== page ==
Thursday, December 10, 2015

Is skinny the new beautiful?

[As published on HERE]

I'm not shy to admit that I’m an Instagram addict. The first thing I do in the morning is to check for updates on my IG feed. I follow 408 people (most of which are celebrities/models/bloggers). I love looking at their amazing lives because let’s be honest – escapism has never felt so good. I get to see what the world, outside of Malaysia and other places I’m familiar with, looks like. I get to live the lives of famous people through the lenses of their own cameras. I’m probably more acquainted with Taylor Swift’s life than my neighbour’s.

Anyway I’ve been following a fashion blogger, Rumi Neely, for quite some time now, and I’ve noticed of late that she’s been getting thinner. This was what she looked like last year.

This is her a few days ago.

There have been a lot (A LOT) of comments concerning her weight, and although I’m certainly in no place to say anything, the internet has had its fair share of skinny girls this year.

With the prevalence of social media and photo apps that make you fairer, slimmer and taller, I think that body image has hit a new low. Remember a few years back it was all about fitness and working out? This year, it’s been about juice cleanses, thigh gaps and losing weight. I feel the pressure. If it’s happening to me at 29, I can’t image how bad it is for young girls in their late teens or early 20s.

As age catches up, I begin to feel guilty for choosing the pasta over the salad. For reaching for a second helping of French fries. It’s been a long time since I voluntarily ordered (and finished) a plate of fried kuay teow, though I love it.  I worry about going up a dress size and I sometimes obsess about eating clean. I’m trying to work out more than once a week so that my muscles (if any, cue sarcastic laugh) stay in shape.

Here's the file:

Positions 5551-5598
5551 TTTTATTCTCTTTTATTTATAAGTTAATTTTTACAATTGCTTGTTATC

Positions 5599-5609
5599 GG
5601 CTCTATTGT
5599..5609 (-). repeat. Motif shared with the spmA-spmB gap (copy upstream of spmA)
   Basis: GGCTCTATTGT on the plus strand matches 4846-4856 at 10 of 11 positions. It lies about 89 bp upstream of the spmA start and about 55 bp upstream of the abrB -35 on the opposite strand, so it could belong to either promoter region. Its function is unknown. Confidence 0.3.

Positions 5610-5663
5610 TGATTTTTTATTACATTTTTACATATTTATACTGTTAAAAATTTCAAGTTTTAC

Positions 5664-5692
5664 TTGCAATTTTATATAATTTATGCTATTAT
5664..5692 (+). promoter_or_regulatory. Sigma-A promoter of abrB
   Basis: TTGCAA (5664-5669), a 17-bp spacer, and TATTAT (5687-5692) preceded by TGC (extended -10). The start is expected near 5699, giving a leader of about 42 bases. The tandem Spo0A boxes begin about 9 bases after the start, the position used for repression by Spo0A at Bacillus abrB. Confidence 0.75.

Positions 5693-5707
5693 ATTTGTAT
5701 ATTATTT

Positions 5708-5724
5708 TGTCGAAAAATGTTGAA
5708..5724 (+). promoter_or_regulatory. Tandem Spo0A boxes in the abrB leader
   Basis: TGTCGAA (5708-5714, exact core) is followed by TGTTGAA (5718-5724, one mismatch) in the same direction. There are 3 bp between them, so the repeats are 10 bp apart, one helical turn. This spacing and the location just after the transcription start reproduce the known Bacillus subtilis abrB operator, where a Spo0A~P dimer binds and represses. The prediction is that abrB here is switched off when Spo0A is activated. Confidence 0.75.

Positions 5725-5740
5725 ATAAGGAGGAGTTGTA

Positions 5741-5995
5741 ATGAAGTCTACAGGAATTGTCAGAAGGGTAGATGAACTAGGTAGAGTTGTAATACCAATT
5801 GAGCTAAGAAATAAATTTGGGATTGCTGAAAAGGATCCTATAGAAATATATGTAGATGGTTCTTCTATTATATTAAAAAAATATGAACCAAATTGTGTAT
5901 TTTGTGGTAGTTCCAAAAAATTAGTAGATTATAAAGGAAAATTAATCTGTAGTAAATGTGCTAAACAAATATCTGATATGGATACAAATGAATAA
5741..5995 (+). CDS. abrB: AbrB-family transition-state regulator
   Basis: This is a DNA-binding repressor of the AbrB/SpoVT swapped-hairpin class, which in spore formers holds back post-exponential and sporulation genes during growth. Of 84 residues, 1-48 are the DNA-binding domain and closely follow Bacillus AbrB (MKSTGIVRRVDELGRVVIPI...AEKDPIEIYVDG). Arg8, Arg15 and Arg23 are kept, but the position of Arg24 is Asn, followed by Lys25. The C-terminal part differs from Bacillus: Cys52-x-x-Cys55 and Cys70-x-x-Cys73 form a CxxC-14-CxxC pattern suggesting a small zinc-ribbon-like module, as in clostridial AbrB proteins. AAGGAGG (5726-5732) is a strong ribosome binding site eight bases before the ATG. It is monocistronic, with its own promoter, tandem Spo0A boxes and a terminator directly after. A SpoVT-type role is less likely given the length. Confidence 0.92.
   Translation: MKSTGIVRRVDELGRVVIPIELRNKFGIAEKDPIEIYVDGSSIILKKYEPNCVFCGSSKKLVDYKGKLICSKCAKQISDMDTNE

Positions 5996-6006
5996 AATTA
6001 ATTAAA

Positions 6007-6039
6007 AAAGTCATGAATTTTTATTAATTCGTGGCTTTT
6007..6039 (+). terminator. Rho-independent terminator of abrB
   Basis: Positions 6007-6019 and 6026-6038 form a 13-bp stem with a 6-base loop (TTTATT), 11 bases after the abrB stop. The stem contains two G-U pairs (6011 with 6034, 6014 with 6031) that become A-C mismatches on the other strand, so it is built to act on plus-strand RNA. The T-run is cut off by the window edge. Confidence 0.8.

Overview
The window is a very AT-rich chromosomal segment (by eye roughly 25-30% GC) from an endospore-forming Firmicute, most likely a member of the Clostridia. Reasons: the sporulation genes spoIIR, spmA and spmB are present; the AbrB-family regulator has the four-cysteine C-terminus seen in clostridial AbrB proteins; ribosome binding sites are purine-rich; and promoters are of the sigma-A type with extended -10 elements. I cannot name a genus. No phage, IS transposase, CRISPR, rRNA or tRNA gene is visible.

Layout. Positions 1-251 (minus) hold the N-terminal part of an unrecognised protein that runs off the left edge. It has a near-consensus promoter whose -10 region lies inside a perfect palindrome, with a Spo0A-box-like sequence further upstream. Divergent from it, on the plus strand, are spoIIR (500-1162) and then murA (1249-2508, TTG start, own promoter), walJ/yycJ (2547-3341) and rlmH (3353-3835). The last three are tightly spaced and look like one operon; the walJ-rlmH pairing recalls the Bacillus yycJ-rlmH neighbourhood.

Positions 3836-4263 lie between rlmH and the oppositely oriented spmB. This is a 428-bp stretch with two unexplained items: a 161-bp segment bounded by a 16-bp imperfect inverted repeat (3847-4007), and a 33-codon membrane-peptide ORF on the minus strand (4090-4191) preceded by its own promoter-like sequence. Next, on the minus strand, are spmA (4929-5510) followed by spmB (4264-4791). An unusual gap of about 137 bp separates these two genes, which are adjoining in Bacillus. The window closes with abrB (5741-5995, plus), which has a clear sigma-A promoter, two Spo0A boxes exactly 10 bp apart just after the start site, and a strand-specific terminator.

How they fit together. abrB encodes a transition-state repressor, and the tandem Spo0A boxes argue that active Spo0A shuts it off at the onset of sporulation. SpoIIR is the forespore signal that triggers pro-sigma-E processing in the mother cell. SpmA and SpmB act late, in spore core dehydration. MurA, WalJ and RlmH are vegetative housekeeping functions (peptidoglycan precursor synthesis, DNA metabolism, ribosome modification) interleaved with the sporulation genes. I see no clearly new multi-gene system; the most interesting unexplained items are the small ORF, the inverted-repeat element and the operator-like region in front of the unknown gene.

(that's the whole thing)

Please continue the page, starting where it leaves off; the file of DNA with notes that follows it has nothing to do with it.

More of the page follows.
But it’s also for that reason that I refuse to buy a weighing scale. When I was 20 and I was visiting my cousin in Sarawak for two weeks, she had a digital scale. I found myself standing on top of the scale every single morning, afternoon and night. I weighed myself after waking up. Before lunch. After lunch. After dinner. Before going to bed.

Before my holiday was up, I’d already drained the scale’s battery from using it too much (although I didn’t admit it was me when my aunt asked). Tracking my weight so often made me feel a bit too conscious of what I ate. If my weight went up by 0.2 kg the next day, I began to worry.

Now, I only weigh myself when I go back to visit my parents. Despite my efforts to lose a couple of kgs, I still weigh the same. On good days, I feel like I could probably wear a body-hugging top and get away with it. But on bad days when I’m bloated and cranky, I hate my body. How is it that my body can look so different on certain days, but my weight is still the same?

I try to convince myself that the weight I haven’t lost has been converted into muscle mass (yeah, right). I make a mental note to eat less at dinner, but I end up eating at 9pm and I’m freaking hungry so I order rice. And to make up for it, I eat ice-cream for dessert.

Sure, I feel guilty for eating all that food, but sometimes I think it’s ok to be bad. Not too often (because I’m not getting any younger), but whenever I feel like I deserve a treat. So I eat a bit more healthily during weekdays, and I ‘cheat’ on weekends.

If you ask me, “Are you happy with your current weight/shape?”, I’d still say no. That I would love to take 2 kilos off my frame. That I’d love to have a smaller waist and perkier butt. But I also think of my favourite gelato and McD nuggets, and I also think that I would love to be able to indulge whenever I can.

You don’t have to be skinny to be beautiful. Of course, I would love to have abs that I can show off, but it takes a lot of hard work, which I am definitely not ready for. Maybe one day I’ll be able to do it. But I’m going to take things in stride. For every top that I can’t fit into anymore, there’s 20 more waiting to be bought.

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